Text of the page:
Undoubtedly, the two concepts mentioned most often in energy sector news during the first half were ‘photovoltaic’ and ‘self-consumption’. Two concepts very much related. Both are closely linked to other main news themes of the period: renewables, climate change, decarbonization, power purchase agreements, national energy and climate plans etc, and both are key aspects of what AleaSoft calls “the photovoltaic revolution”.
Worldwide this year the main theme is climate change, in the energy sector and outside it, either because its consequences are increasingly perceptible or because, following the economic crisis of the last decade, now appears the moment to undertake the changes necessary to mitigate it. In Spain at least, photovoltaics and self-consumption are two of the best weapons in the fight against the climate emergency.
The Iberian peninsula – and Southern Europe in general – enjoys a privileged position where the natural resource of solar radiation is abundant. That represents an extraordinary opportunity for photovoltaics in the southern regions of the continent which are generally less economically developed. A well managed natural resource involves investment, new infrastructure, economic development and job creation.
In February, the draft of Spain’s Royal Decree to regulate self-consumption was published to simplify administrative procedures and enhance the development of small scale renewable energy systems. On April 5, the Royal Decree was approved, laying the foundations for an explosion of photovoltaic self-consumption with all its advantages – plus its problems and inconveniences if not implemented in a planned manner.
Self-consumption has ramifications for many of the topics that made headlines in the wider media. It concerns the decentralization of electricity production – an objective and an immediate consequence of an increase of self-consumption – but also relates to the charging of electric vehicles, the use of blockchain technology for the management of surplus energy, battery and hydrogen deployment for energy storage and other more abstract concepts, such as energy sovereignty.
The fall in the price of photovoltaic panels makes it possible to amortize self-consumption facilities in an attractive amount of time, both for domestic and industrial installations. But it also makes possible the profitability of PV plants which sell energy directly to market, without state aid or participation in public renewable energy auctions.
Even though the operation of such ‘merchant PV’ power plants is profitable, it continues to be necessary to obtain financing for construction and commissioning. It is here where another of the most popular topics discussed in the first half crops up: the PPA, or power purchase agreement. These bilateral long-term contracts are a tool that fits well to the case of obtaining funding for new renewables projects.
A PPA guarantees the sale of the energy produced by a renewable installation for 10, 15 or 20 years, ensuring a flow of income. On the other hand, to the offtaker – the buyer of the energy – it supposes a supply of green energy that can be advertised to back corporate social responsibility objectives.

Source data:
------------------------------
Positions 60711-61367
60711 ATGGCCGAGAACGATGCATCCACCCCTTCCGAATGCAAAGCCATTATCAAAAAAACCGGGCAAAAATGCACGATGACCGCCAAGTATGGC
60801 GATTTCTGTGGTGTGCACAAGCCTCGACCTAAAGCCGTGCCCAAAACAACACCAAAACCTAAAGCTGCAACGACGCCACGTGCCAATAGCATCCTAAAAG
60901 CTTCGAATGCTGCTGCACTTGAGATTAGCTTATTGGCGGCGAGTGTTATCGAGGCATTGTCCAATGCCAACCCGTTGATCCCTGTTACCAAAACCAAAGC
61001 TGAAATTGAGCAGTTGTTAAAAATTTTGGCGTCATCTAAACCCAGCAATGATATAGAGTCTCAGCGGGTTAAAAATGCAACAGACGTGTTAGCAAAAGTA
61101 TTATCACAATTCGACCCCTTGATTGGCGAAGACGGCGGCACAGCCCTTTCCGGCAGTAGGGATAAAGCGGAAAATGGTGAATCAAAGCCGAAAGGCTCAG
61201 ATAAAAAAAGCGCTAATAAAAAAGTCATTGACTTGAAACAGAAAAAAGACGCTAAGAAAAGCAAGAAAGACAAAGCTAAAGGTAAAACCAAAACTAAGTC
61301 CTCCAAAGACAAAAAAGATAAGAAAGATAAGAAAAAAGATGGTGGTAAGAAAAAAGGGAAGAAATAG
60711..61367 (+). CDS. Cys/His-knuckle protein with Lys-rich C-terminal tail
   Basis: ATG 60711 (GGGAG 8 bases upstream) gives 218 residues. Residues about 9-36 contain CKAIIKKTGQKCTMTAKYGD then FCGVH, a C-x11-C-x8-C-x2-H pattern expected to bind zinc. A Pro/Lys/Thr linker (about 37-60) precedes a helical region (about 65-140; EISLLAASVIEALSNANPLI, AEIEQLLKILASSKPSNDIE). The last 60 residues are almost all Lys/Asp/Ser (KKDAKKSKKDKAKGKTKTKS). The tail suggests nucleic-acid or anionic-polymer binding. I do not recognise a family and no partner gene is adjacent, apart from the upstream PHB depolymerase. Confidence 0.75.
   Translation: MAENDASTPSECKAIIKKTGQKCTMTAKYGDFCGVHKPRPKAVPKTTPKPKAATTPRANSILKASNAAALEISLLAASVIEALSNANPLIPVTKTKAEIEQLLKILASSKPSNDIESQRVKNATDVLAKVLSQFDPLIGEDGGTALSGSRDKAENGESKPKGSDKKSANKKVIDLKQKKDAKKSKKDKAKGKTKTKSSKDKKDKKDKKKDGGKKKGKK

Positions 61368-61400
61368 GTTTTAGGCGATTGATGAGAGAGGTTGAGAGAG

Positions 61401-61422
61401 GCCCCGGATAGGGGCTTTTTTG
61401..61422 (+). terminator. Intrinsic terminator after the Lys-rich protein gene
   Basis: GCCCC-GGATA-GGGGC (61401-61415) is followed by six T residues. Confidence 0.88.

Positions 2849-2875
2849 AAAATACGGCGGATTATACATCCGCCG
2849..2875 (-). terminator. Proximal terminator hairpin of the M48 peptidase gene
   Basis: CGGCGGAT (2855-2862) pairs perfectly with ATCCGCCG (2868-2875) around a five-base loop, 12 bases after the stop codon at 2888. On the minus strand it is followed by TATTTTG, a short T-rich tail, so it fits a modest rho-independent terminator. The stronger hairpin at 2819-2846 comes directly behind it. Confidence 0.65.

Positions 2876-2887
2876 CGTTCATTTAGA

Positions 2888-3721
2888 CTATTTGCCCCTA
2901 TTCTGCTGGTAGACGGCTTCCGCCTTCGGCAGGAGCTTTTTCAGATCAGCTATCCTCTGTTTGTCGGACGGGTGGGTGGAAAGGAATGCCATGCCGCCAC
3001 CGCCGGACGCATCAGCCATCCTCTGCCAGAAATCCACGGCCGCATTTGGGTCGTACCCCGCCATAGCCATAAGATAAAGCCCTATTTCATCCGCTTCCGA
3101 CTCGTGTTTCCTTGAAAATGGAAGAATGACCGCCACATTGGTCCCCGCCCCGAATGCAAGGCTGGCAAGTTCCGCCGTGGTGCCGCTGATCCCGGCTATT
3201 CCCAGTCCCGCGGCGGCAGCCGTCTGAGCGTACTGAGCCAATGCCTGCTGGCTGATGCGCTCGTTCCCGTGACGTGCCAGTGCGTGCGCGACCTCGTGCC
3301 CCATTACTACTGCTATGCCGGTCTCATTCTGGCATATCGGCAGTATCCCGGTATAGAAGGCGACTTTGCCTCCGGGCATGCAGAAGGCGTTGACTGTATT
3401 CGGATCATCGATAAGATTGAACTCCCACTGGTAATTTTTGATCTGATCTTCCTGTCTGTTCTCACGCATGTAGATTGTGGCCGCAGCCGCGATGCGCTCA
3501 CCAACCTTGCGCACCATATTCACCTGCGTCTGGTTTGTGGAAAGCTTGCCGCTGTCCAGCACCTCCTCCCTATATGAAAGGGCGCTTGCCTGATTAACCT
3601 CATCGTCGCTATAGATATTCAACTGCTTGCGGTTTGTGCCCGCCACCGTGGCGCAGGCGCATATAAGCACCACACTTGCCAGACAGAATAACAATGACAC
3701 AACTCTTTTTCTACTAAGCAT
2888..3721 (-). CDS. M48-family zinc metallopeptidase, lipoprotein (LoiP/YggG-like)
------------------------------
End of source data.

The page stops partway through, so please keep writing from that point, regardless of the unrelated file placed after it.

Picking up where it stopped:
The fact PV is the preferred technology in the fight against climate change in Spain is justified: it is a renewable energy technology with an abundant resource and relatively small environmental impact – smaller than rival renewable energies anyway – and which enables self-consumption. The draft of the Spanish NECP – the National Energy and Climate Plan published in the first half by the Ministry for the Ecological Transition – is committed to PV technology to achieve European objectives of reducing CO2 emissions and those of other greenhouse gases.
The NECP, with regard to the decarbonization of electricity generation, aims to achieve at least 70% of electricity generation from renewables by 2030 and a final target of 100% by 2050. The draft proposes for 2030 the installation of 32 GW of PV, 5 GW of solar thermal and 27 GW of wind energy. In total, around 65 GW of new renewables power compared to the withdrawal of 15 GW of conventional power between coal, co-generation and nuclear energy.
The backup for intermittent renewable energy production will be the production of gas combined cycles, which will maintain their installed capacity, and storage with new pumping stations and 2.5 GWh of battery capacity. However, in AleaSoft’s analysis on the draft NECP, the absence of hydrogen as an energy storage tool for long periods was highlighted.
Another way to achieve the reduction of CO2 emissions, also discussed in the NECP, was another much-discussed topic in the first half: energy efficiency. Making demand more flexible by creating a demand aggregator – already provided in reforms of the European electricity market – will enable greater penetration of renewable energy production. According to analysis by AleaSoft of the evolution of electricity demand in Spain, it is already clear how energy efficiency has increased since the economic crisis due to the resulting reduction of energy intensity.
But the PV revolution consequences which cast a shadow. They are the ‘duck curve’ and price cannibalization. It is feared the massive addition of non-dispatchable energy generated by PV could cause a fall in prices during the hours of maximum production. Long-term forecasts for the electricity market predict dramatic price falls which would jeopardize renewables investment because they threaten profitability.
On the feasibility of future renewable energy projects, a long-term market price forecast should be able to answer the question: What is the probability the average market price in 2030 will be below €30/MWh?